How Is It Diagnosed?
When a child or teenager shows symptoms that could be related to leukemia, a physical examination and a full review of the child's medical history by a health care provider is essential. Parents should share any family history of cancer, the symptoms they have noticed, how long the symptoms have been present, and any risk factors, such as genetic factors or previous treatment with chemotherapy or radiation.
Several tests are used to diagnosis leukemia, including blood tests, bone tests, and spinal fluid tests. The blood sample is evaluated to determine the number of each type of blood cells present (called a complete blood count). The cells' appearance is also examined under a microscope. When leukemia is present in a child, the blood tests often reveal increased numbers of abnormal, immature white blood cells—the above-mentioned "blasts"—and a reduced number of red blood cells.
Additional tests are used to classify the leukemia and to gather more information about the specific genetic makeup of the abnormal cells. These tests may be repeated during treatment to determine how well the child is responding to treatment.
How Can a Physical Therapist Help?
The physical therapist is an important member of the team of health care professionals working with children who have leukemia. The physical therapy goals of treatment for all children include:
- Reducing pain
- Maintaining strength and movement
- Supporting participation in activities as possible during chemotherapy or other treatments
The most common medical treatment for leukemia is chemotherapy. Chemotherapy is given as combinations of several different drugs and can be given in a variety of ways, such as intravenously or in a pill form. Chemotherapy regimens for the ALL type of leukemia usually take about 2 to 3 years. The regimens for the AML type of leukemia take approximately 1 year.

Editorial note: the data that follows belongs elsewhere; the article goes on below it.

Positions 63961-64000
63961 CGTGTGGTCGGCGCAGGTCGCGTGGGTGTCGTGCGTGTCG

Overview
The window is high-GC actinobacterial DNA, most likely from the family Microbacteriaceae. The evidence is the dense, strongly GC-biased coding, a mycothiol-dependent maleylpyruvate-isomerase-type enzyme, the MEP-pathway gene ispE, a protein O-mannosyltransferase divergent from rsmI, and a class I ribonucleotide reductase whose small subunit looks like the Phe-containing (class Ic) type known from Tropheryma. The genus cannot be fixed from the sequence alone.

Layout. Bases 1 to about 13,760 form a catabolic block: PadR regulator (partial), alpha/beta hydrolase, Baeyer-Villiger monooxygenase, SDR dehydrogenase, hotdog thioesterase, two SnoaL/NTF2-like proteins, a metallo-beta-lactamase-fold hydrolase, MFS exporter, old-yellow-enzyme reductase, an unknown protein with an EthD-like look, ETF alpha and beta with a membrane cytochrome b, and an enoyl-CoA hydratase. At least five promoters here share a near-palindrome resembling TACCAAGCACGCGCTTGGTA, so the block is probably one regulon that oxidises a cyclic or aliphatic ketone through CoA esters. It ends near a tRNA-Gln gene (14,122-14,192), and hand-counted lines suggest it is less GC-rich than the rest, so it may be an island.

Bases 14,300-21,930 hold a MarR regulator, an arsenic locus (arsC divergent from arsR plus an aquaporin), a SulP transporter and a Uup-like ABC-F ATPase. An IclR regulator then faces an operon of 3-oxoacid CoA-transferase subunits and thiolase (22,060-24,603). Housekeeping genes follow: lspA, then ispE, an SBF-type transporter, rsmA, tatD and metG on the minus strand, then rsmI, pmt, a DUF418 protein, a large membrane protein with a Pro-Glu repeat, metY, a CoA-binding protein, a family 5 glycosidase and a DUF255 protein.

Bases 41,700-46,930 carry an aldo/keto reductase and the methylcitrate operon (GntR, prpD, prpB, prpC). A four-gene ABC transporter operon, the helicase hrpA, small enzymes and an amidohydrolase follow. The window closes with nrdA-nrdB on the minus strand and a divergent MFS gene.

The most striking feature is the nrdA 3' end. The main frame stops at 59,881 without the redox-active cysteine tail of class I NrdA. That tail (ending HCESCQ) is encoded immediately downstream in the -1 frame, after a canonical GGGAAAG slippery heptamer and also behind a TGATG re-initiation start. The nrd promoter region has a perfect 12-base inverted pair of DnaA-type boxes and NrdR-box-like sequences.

Another possible medical treatment for leukemia is a stem cell transplant (SCT). In this form of treatment, stem cells are given to the child with leukemia either from a sibling, unrelated donor, or possibly from umbilical cord blood. The SCT is used to replace healthy stem cells in the bone marrow.
Children receiving chemotherapy may experience side effects, including nausea; vomiting; hair loss; mouth sores; decreased blood counts; changes in sensation, particularly in the feet; muscle weakness; and fatigue. The effects of the SCT may be similar. The lengthy treatment also may result in weakness and a loss of the ability to participate in activities like other children. Physical therapists will implement ways to modify and encourage play and learning activities to allow continued participation by the child during treatment.
Can This Injury or Condition Be Prevented?
The exact cause of leukemia is not known. Risk factors include both genetic and environmental factors. Syndromes, such as Down syndrome and Li-Fraumeni syndrome, and genetic disorders, such as neurofibromatosis and Fanconi anemia, increase a child’s risk of developing leukemia. Inherited immune-system conditions also increase the risk of leukemia. Siblings of a child who have been diagnosed with leukemia have a slightly increased risk of also developing the disease.
Environmental factors can play a role as well. Exposure to chemotherapy, radiation, including prenatal radiographs, or other chemicals can increase a child’s risk of developing leukemia. Children and adults who received treatment for another type of cancer with certain chemotherapy agents are at an increased risk of developing a second cancer, usually AML.
Real Life Experiences